OSU fans wear pink for breast cancer awareness at the Oct. 26 football game against Penn State. OSU won, 63-14.

OSU fans wear pink for breast cancer awareness at the Oct. 26 football game against Penn State. OSU won, 63-14. Credit: Shelby Lum / photo editor

Breast cancer is beautiful. That’s right you just read the words “breast cancer” and “beautiful” in the same sentence. The disease my mom is currently fighting for her life is something I just called beautiful. I’ve known many breast cancer survivors throughout my life, including my mom who has survived this nasty disease three times. I personally know the struggle and the ugliness brought on from cancer. Diagnosed for her fourth time this past August, Diane Montville continues to be a warrior.

Juggling schoolwork on top of the emotions from this disease, I am currently in my second year at Ohio State. I have always been a proud Buckeye, but I have never been more personally touched than this past weekend during the football game. OSU played Penn State with a winning score of 63-14. It’s a game I will never forget because the entire stadium was not only supporting our amazing football team, but we were all supporting breast cancer awareness.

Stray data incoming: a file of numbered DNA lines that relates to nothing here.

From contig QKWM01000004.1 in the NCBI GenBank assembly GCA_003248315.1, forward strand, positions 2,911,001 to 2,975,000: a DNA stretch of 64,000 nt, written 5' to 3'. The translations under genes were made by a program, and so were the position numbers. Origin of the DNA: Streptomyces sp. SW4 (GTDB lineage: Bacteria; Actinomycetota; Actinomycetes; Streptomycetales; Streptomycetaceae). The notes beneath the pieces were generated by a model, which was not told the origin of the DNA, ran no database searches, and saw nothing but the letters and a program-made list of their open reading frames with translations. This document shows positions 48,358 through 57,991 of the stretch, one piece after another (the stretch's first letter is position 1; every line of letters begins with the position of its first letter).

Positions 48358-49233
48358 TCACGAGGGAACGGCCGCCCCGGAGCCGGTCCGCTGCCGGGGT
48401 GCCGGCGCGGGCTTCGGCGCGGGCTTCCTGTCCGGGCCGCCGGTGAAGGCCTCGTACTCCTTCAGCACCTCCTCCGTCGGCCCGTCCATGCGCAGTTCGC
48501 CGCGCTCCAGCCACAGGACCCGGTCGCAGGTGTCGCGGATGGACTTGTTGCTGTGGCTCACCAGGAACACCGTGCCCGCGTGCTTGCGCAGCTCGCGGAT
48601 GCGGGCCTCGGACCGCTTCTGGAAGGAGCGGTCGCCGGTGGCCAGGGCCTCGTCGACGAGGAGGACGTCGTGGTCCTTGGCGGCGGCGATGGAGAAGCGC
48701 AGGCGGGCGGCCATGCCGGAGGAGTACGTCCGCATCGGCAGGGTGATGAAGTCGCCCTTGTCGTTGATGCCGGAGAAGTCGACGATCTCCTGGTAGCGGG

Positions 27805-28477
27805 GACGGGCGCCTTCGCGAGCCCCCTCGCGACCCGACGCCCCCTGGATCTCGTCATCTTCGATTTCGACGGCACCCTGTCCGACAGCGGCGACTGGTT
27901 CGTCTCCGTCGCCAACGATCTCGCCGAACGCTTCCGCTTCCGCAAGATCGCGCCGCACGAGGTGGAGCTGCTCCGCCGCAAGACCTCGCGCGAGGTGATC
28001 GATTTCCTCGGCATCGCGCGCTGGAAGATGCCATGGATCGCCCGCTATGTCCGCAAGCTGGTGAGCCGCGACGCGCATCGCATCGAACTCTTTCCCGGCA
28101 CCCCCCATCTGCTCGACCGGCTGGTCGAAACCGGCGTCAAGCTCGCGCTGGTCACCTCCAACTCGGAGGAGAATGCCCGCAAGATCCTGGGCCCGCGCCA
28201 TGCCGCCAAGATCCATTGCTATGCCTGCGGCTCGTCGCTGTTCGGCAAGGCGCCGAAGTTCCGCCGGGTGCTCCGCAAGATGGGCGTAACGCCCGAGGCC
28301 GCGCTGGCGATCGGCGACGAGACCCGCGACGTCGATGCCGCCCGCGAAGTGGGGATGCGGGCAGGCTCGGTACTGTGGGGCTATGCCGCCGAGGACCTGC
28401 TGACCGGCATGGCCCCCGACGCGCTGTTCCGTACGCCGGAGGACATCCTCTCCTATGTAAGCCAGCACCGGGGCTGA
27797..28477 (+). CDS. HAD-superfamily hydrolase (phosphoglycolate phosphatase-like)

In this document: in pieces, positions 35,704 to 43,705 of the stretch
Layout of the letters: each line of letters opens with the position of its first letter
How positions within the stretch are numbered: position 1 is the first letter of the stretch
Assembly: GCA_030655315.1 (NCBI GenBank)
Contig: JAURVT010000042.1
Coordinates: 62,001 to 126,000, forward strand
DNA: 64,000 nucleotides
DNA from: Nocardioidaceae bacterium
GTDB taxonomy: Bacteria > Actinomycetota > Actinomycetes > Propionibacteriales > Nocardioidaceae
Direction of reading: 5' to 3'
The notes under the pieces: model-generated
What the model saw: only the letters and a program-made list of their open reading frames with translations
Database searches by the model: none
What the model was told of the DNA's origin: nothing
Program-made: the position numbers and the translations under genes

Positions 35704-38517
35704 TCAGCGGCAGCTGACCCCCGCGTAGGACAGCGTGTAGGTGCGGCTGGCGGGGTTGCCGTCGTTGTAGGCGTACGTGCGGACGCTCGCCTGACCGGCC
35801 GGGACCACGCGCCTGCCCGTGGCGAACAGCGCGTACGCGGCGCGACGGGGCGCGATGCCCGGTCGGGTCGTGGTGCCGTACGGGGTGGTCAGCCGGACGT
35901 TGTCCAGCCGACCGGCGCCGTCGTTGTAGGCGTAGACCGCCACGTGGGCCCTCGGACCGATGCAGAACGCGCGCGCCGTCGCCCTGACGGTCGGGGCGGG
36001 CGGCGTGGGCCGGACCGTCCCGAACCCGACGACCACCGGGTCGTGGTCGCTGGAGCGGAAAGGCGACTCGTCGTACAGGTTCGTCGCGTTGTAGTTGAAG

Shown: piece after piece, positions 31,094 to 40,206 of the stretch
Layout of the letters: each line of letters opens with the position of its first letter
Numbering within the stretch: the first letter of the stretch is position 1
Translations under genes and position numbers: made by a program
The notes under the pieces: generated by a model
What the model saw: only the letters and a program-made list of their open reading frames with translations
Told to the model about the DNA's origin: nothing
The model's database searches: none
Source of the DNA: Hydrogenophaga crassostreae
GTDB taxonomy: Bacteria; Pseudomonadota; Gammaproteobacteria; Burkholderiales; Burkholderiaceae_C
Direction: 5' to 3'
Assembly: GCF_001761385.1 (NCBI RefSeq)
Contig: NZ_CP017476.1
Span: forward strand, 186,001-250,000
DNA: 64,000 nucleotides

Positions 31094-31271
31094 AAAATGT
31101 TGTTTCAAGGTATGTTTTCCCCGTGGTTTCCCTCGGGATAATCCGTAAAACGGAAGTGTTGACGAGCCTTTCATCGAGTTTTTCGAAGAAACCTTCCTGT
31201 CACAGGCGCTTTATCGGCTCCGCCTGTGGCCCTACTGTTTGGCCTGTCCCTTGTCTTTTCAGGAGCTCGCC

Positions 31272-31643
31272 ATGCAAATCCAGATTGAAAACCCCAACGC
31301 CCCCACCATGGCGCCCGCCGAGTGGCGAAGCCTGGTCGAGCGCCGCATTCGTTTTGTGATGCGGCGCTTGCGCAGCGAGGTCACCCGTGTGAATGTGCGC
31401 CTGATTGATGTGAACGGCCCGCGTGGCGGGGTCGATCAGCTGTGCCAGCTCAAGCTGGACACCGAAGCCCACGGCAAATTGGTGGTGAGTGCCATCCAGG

October is Breast Cancer Awareness month and my school took this on full-heartedly. Pink T-shirts, pink cheerleader outfits, pink all over the football players — everything was pink. I have never felt so personally touched sitting next to almost 106,000 people as I have this past Saturday.

Yes, breast cancer is a horrible, ugly, life threatening disease, but it brings so many people together in the most beautiful ways. Hope is a word we used every time my mom has had breast cancer in the past, but this time around, the word hope — just a short four letter word — has an entirely new meaning.

Hope is what Ohio Stadium felt as the winning touchdown was about to happen on the field. Hope is something you feel turning in an exam that determines your college GPA. It is something I feel when I see this beautiful warrior standing in front of me. It is something my mom sees every time she sees the color pink. Something felt with more than 100,000 people this past weekend. Hope is something I will never lose because my fellow Buckeyes showed me that thousands of other people support my mom. Hope is what makes breast cancer beautiful.